"Are you staying at this hotel too, Mr. Fielding?" Paul asked, laying on the charm.

"Well, I've checked into a room, though I might just sleep in my boat most nights," he answered. "I don't need to get too close to Mumsy, now, do I?" He smiled at John. "Might I ask your room number? I could stop by in an hour or two and collect you for dinner. Or if you'd prefer, I could ask my steward to prepare us a more private meal on my yacht."

John blanched, then forced a nervous smile. "I'm sorry, Mr. Fielding, I'm going to have to ask you for a raincheck. Paula and I have to go to a rehearsal as soon as we freshen up. We're playing a concert tonight, in a band managed by Mr. Jones' wife." He lifted his guitar case to back up his excuse.

"Ah, Molly always did have an eye for the beauties, didn't she?" Osgood said to Desmond. "So these are her newest protégés?"

"We're just filling in for two of her regular girls," Paul said defensively. He slipped his arm through John's bent elbow and pulled him closer. "I'm sure we'll both be very busy these next few days."

Osgood nodded. "I'm sure you will. I meant no offense. The women of rock-and-roll deserve to be treated with more respect. I'm a great admirer of Faye Adams and Sparkle Moore, and I had the good fortune of seeing the Poni-Tails perform in concert last year in New York City. Will your group be singing a cover of their hit, 'Born Too Late,' this evening?"

John backed away from Paul and looked directly at Osgood. "Come see us play tonight and find out for yourself, why don't you? And if you like what you hear, then maybe you could show me your yacht afterwards, Mr. Fielding. Or should I call you Osgood?"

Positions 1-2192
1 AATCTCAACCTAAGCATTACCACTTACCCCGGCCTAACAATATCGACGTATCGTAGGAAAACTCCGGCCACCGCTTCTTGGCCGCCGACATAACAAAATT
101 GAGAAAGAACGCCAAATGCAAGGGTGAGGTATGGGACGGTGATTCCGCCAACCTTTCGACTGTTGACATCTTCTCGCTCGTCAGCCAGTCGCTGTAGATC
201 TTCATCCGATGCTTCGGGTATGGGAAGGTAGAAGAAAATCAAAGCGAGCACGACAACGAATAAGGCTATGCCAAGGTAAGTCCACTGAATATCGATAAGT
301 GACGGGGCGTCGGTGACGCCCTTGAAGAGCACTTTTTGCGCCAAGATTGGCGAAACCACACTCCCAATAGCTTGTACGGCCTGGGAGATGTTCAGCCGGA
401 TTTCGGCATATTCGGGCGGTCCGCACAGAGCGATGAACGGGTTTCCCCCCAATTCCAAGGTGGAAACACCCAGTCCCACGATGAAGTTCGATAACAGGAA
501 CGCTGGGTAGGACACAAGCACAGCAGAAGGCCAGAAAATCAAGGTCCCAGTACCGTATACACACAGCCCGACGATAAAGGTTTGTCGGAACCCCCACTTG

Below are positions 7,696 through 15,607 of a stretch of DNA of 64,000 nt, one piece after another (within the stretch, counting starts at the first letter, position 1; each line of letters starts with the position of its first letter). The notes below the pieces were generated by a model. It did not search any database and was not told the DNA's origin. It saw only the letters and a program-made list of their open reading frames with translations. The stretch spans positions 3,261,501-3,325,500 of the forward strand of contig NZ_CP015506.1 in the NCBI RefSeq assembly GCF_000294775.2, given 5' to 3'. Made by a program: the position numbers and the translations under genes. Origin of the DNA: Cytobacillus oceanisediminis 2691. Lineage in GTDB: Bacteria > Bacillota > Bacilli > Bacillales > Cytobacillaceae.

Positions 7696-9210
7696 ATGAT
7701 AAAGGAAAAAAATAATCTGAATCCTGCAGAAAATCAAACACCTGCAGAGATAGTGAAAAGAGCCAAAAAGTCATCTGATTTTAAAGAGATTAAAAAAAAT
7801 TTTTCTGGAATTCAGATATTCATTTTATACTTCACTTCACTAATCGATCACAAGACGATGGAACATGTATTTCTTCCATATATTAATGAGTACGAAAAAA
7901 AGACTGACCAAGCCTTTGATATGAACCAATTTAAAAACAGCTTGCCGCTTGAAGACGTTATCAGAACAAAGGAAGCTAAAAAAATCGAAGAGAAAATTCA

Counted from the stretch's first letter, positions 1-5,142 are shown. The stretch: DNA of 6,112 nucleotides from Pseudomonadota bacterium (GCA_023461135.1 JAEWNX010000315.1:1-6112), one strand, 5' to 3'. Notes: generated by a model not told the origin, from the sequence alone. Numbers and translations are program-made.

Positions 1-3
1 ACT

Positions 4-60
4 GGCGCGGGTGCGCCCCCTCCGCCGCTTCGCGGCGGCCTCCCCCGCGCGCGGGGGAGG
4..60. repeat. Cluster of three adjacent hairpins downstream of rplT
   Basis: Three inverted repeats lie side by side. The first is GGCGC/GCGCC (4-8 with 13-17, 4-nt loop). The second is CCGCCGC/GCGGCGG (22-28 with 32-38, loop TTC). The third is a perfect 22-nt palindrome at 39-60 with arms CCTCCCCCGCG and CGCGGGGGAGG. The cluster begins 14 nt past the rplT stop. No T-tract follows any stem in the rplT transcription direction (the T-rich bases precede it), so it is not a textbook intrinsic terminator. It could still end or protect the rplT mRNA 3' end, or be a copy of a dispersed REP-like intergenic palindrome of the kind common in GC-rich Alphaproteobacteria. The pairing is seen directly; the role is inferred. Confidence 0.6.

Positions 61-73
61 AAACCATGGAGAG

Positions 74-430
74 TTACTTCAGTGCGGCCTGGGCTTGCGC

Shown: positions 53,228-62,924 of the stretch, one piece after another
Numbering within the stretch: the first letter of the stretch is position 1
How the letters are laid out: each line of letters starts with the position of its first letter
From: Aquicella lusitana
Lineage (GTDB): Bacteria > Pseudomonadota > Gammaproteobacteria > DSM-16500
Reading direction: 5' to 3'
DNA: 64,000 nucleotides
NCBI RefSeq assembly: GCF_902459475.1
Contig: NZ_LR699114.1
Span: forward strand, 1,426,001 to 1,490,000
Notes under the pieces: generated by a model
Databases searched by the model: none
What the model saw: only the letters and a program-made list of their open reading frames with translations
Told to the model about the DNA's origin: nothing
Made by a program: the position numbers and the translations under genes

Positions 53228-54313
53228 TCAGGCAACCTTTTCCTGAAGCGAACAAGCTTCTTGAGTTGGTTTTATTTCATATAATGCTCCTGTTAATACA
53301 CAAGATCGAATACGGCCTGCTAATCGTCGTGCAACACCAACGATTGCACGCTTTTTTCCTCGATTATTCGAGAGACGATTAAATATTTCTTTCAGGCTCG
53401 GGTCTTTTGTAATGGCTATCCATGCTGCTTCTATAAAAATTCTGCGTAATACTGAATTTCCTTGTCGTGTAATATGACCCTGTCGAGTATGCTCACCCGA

Paul blanched.

"It's a date," Osgood laughed. He leaned forward and whispered his hotel room number into John's ear. Then he said goodbye to Desmond and stepped back into the lobby crowd.

Desmond finished walking John and Paul to the elevator, then handed them their hotel room key. "Why don't you two have a little lie-down, then come downstairs and meet me by the bar? I'll arrange a taxi to take you to the Winter Gardens after you freshen up."

John and Paul nodded at him, then stepped into the elevator. They got off at the third floor and found their room. As soon as they stepped inside, Paul pulled off his wig and kicked off his shoes. "What the hell were you doing down there, flirting with that Rhodesian millionaire?"

John sat down at a desk in the far corner of the room and inspected his hands. "Did you bring more nail polish along, dearest Paula? I chipped two of my fingernails." He lifted the first two fingers of his right hand and waved them at Paul in a rude gesture.

Paul put his hands to his hips and glowered at John.

John laughed at him. "You look just like my auntie Mater when you pose like that. She always was a bit of a sourpuss."

"I'm serious, John," Paul insisted. "You're going to blow our cover if you go out with that bloke. He'll see right through you."

"So?" John replied. "This was your daft idea to play dress-ups in the first place. I'm just going along for the ride to see where it takes me."

"But if Desmond and Molly Jones find out we're not girls, they'll send us back to Liverpool on the next train. And if we go home before the cops catch those bank-robbers, we'll…"

"We'll be fine," John assured him. "We don't have any gigs lined up for the indefinite future, remember? So that wanker won't see us playing on any stage. We'll just be crashing in our suburban homes, laying low. But we're here now, and I intend to have some fun."

John stood up from his chair and opened the suitcase that the bellboy had left on his bed. "I'm going to shave again before we head to the rehearsal. And you should too."

Paul rubbed his hands over his cheeks. "Really? You can see my stubble already?"

"I'm not talking about your face, Paula," John laughed. "I meant your legs. You've got a big patch of thick black fur sprouting through the run in your stocking."

To be continued…